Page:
• Is inflation now starting to fall? Across our sample set, near-term inflation trends appear finely balanced. Half of the countries are seeing inflation continuing to rise, while half are seeing inflation decline. Clearly, a declining inflation trend provides more wiggle room for central banks to cut policy rates.

Our full dataset and country ranking is presented in the Appendix, but we highlight below how the sampled countries shape up against these criteria. Only five countries have cleared all four hurdles: Angola, Armenia, Brazil, Mexico and Paraguay.

Rate hike scorecard summary

Latin America looks to have travelled furthest to tame inflation 

Several Latin American countries find themselves towards the top of our scorecard. Some regional interest rates were already being raised in Q1 2021, and the average uplift in policy interest rates since then for the five highest-ranking markets in our scorecard (Brazil, Mexico, Paraguay, Chile and Peru) is almost 9% (ie more than double the global average). Real interest rates in these markets are currently above 1% ie more than five percentage points higher than the global average.

We highlight below the example of Brazil, which tops our scorecard. Despite being one of the first central banks to begin lifting rates in the current cycle, interest rates clearly lagged the uptick in inflation. This is in stark contrast to previous inflationary episodes, when the central bank executed much more timely tightening. Nevertheless, with inflation now falling rapidly, policymakers seem to have scope to pause or even reverse the tightening cycle.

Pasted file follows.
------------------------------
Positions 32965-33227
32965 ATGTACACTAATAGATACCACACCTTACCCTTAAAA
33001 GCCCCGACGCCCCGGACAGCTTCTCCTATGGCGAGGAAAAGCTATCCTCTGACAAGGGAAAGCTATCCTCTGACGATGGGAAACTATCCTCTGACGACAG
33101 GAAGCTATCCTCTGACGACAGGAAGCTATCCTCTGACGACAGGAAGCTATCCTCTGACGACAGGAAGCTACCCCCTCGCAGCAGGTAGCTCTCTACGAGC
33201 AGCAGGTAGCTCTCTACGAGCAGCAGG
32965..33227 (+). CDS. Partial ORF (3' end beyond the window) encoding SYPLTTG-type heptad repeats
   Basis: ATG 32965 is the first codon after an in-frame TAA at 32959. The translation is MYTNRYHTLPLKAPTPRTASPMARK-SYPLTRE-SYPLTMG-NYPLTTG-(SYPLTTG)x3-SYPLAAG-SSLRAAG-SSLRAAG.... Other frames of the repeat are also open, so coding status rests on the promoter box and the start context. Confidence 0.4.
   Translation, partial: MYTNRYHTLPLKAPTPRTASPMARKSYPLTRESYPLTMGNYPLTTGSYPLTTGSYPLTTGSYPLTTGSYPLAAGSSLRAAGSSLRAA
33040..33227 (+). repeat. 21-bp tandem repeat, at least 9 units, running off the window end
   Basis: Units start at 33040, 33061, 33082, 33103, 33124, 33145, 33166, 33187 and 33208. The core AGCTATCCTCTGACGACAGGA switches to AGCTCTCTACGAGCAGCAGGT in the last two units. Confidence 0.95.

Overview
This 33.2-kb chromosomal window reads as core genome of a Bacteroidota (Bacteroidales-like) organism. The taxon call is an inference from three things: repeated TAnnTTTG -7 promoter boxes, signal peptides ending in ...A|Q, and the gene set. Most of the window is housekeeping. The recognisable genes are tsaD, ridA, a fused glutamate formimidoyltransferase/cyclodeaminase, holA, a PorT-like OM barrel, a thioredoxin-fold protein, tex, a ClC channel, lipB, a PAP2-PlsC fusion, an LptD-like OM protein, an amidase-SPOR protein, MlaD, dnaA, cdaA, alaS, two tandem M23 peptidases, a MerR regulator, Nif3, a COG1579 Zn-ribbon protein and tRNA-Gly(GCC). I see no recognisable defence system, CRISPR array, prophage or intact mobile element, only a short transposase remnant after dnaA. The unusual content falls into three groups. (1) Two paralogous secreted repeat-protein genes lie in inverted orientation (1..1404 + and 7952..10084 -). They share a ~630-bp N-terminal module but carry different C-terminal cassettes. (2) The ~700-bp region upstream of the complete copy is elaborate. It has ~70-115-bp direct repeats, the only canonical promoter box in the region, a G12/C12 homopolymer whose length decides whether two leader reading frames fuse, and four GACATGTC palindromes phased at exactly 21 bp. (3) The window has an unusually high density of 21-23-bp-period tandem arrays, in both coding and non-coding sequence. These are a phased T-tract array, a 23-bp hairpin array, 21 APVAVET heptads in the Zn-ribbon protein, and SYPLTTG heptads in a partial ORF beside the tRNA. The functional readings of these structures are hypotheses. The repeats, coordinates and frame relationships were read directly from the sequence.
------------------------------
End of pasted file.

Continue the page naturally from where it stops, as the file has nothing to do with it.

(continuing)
Brazil: interest rate and inflation

Some Sub-Saharan Africa economies (such as Mozambique and Zambia) were also quick to move into the tightening phase of the interest rate cycle. In contrast, other central banks (notably Japan) have not yet commenced hiking rates. And in selected other markets (China, but also Russia and Angola) rates are already on a downward trajectory.

Of course, there are other metrics not included in our scorecard that are also relevant. For example, economic growth, unemployment, debt levels and debt structure. Some of these fundamental factors are incorporated into our debt sustainability rankings.

Currency movements could limit easing efforts

One of the secondary effects of the proactive tightening stance from many EM central banks has been relative resilience to the strong US dollar; advanced economy currencies feature prominently among the weakest currencies so far this year.

But expectations of a flat-to-declining local policy rate dynamic could lead to a shift in investor perceptions, particularly if the largest developed economies continue to raise interest rates. Weakening currencies import inflation and hence would curb EM central banks' flexibility to loosen monetary policy.

Currency performance

Appendix

Rate tightening scorecard - key inputs